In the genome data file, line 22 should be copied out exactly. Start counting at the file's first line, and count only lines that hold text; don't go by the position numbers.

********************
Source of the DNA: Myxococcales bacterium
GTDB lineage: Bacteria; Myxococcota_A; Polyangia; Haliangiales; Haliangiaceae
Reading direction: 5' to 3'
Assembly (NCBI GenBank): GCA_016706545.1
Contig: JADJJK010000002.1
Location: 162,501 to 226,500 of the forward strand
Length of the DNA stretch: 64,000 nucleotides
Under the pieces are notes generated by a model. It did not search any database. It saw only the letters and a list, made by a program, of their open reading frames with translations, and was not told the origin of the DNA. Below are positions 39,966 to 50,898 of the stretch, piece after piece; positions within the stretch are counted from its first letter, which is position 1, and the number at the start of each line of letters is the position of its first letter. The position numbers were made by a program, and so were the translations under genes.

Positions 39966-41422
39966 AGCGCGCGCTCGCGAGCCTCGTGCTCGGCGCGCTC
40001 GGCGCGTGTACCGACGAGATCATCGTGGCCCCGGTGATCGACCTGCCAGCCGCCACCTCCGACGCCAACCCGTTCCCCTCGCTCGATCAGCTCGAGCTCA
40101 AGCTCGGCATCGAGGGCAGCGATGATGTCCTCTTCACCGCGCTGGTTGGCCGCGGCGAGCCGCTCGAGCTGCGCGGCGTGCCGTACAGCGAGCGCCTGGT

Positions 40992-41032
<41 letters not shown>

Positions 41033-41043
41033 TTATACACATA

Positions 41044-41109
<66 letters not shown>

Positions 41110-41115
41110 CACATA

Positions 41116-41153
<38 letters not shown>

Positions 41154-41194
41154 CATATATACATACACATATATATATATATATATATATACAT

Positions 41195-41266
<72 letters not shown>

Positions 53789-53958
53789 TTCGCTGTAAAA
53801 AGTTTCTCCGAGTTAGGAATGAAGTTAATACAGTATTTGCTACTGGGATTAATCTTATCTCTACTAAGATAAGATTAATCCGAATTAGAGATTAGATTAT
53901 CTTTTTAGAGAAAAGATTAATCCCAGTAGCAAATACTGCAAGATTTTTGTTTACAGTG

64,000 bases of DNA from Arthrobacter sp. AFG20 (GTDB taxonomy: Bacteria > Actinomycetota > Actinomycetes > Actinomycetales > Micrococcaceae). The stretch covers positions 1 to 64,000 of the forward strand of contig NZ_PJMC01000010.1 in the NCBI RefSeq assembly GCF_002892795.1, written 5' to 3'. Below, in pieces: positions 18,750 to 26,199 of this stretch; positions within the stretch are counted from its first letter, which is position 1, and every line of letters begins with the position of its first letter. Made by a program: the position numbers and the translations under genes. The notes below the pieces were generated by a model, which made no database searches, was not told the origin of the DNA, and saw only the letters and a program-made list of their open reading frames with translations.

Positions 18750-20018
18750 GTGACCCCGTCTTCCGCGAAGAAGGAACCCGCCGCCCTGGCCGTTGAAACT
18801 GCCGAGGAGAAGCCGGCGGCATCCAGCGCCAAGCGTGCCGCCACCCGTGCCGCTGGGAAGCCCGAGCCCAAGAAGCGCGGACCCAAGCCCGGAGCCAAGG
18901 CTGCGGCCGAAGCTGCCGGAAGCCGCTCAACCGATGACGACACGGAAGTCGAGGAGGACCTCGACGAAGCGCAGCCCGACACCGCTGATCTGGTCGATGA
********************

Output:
<38 letters not shown>